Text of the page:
Archive for July, 2014

This is not the first time I’ve read this book, but it is the first time I’ve read it since I started blogging about the books I read, and so I haven’t written a review of it before.  I LOVE this book, and will say from the outset that I doubt I can do it the justice it deserves (so you just ought to read Emma for yourself!)

Emma Woodhouse is a spoiled, snobbish, but ultimately well-meaning young woman, who – wrongly – believes herself to be a talented matchmaker.  She has no interest in marrying herself, as she would never want to leave her widowed, worrisome father, but she is determined to make couples among her friends.  She  decides that the local vicar, Mr Elton, would make the perfect husband for her naive young friend Harriet, and sets about getting them together; a plan which rapidly turns into a disaster.  Meanwhile, the whole village of Highbury is excited by the arrival of two visitors – Frank Churchill, the son of Emma’s friend Mr Weston, and who enjoys a flirtation with Emma; and Jane Fairfax, an elegant and quiet young lady – the niece of Miss Bates, a kind-hearted but (to Emma anyway), somewhat wittering villager.  As the story proceeds, secrets are revealed, relationships are put  under the microscope, and Emma learns a lot about herself.

So that’s the bare bones of the plot.  There’s more, lots more, but I’m reluctant to reveal it, and anyway Emma is so much more than just it’s plot.  What I really love about it is the humour – because this is really a very funny book – and the insight into human nature.  Each character is so well drawn and described – from the insufferable Mrs Elton, with her inflated sense of her own importance, to the kind-hearted and indiscreet Mr Weston, and even the lesser characters, such as Emma’s sister’s husband, John Knightley, with his dislike of social interaction, and irritation at well, most other characters, you do feel like you know these people.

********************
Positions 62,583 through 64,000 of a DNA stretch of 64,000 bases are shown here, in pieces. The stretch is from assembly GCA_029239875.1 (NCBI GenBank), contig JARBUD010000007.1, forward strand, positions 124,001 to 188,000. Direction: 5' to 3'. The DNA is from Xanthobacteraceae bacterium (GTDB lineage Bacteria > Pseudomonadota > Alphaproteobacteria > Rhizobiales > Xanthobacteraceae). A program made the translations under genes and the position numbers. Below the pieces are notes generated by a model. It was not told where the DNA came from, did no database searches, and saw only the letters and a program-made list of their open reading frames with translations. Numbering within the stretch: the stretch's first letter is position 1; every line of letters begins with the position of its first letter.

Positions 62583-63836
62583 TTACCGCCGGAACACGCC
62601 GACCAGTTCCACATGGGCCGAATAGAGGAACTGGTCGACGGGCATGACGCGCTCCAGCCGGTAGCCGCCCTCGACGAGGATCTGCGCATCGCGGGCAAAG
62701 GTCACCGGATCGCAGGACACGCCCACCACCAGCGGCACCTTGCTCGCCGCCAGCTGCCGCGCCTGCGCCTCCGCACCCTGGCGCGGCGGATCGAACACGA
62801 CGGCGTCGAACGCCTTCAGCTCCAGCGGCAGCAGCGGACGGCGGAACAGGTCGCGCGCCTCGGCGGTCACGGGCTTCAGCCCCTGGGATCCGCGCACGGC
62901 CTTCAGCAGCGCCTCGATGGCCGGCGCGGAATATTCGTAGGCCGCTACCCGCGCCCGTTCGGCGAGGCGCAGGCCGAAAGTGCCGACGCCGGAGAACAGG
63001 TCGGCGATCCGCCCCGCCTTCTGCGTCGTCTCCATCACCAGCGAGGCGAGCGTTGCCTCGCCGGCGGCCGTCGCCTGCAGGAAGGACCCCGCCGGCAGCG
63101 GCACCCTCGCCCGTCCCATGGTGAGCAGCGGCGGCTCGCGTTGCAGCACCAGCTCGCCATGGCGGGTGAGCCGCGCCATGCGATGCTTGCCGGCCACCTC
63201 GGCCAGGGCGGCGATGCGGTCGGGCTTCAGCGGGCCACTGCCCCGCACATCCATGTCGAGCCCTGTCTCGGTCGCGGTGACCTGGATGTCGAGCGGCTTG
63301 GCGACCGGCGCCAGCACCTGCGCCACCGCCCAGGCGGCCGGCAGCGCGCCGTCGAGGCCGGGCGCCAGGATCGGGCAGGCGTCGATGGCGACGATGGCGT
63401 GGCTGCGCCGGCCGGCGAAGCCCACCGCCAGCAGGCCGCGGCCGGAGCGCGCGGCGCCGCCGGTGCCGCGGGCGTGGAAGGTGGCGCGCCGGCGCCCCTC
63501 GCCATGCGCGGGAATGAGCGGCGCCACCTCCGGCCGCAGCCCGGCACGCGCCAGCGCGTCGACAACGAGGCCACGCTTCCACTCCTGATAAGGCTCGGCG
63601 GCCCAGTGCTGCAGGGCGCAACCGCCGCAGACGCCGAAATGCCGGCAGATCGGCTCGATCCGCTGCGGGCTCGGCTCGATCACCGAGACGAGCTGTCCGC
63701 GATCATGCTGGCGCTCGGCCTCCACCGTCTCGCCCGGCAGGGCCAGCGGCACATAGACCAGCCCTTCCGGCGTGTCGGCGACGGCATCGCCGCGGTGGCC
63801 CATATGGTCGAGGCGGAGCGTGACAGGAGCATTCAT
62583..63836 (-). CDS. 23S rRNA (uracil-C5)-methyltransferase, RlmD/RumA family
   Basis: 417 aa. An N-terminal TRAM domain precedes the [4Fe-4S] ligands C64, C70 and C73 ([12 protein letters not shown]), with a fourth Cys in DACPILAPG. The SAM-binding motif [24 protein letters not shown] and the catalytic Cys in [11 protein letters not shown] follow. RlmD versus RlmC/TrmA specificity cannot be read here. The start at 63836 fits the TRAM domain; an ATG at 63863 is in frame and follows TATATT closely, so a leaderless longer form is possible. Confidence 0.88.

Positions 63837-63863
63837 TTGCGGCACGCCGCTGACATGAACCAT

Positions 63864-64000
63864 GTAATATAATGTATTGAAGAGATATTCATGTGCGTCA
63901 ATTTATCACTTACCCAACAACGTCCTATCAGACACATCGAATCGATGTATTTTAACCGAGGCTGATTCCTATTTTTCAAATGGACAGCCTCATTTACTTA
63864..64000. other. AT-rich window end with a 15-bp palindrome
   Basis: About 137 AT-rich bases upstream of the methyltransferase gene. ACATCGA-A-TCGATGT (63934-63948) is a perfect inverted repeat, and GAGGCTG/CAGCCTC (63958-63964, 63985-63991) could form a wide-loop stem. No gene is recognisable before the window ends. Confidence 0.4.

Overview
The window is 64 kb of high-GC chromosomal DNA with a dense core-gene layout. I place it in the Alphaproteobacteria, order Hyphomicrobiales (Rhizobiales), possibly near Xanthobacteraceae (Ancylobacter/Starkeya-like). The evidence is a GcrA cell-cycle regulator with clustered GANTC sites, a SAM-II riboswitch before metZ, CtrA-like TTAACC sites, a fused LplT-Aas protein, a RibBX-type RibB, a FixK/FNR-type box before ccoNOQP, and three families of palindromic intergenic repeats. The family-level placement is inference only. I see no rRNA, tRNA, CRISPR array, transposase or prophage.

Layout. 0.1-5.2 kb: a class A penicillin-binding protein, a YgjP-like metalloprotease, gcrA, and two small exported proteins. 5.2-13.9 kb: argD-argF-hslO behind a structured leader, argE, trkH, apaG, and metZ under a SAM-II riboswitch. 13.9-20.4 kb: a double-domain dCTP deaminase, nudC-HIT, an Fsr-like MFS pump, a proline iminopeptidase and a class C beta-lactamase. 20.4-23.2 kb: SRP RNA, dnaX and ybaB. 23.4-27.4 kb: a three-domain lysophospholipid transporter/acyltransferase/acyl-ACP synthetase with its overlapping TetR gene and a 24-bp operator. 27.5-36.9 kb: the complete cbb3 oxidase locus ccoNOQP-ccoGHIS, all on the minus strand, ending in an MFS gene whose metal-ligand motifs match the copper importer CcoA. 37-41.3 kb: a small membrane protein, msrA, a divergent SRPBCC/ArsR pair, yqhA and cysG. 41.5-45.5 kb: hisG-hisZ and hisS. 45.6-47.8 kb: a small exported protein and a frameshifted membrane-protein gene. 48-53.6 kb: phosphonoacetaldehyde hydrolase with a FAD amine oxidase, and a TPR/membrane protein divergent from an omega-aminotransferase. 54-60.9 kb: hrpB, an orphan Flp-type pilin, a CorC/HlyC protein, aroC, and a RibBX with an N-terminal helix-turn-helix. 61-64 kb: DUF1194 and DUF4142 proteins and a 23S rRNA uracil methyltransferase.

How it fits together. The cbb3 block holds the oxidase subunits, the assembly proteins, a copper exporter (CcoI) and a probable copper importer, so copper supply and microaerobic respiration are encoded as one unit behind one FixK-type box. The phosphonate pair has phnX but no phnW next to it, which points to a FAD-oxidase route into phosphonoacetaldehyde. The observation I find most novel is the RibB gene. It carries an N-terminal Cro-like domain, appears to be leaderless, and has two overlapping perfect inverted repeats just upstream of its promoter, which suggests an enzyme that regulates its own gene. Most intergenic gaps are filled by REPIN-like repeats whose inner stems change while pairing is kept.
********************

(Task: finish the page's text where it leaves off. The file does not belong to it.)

Emma herself is precocious, judgemental, sometimes unkind, and often completely obtuse to what’s happening right in front of her, but for all that, I still really like the character.  She displays unending kindness and loyalty towards her father, where many would get annoyed or exasperated with him, she is able to recognise her own flaws, and she is charitable towards the needy in her village.

I cannot talk about this book without mentioning Mr Knightley.  He is Emma’s brother-in-law (his brother is married to her sister), and good friend, as well as often the voice of reason and conscience.  He is also my favourite Austen hero – I’d take a Knightley over a Darcy every time.  Mr Knightley is compassionate, sensible, honest, and very fond of Emma, but certainly not afraid of telling her off when she behaves in a way that is beneath her.

For all of these reasons and many more, Emma is not only my favourite Austen novel, but also one of my very favourite books of all time.  I wholeheartedly recommend it.

(For more information about Jane Austen, please click here.)


Click here for my review of the 1972 mini-series adaptation of Emma, starring Doran Godwin.

Click here for my review of the 1996 film adaptation of Emma, starring Gwyneth Paltrow.

Click here for my review of the 1996 television film adaptation of Emma, starring Kate Beckinsale.

Click here for my review of the 2009 mini-series adaptation of Emma, starring Romola Garai.

Click here for my review of Clueless, the 1995 film adaptation of Emma, starring Alicia Silverstone.


Read Full Post »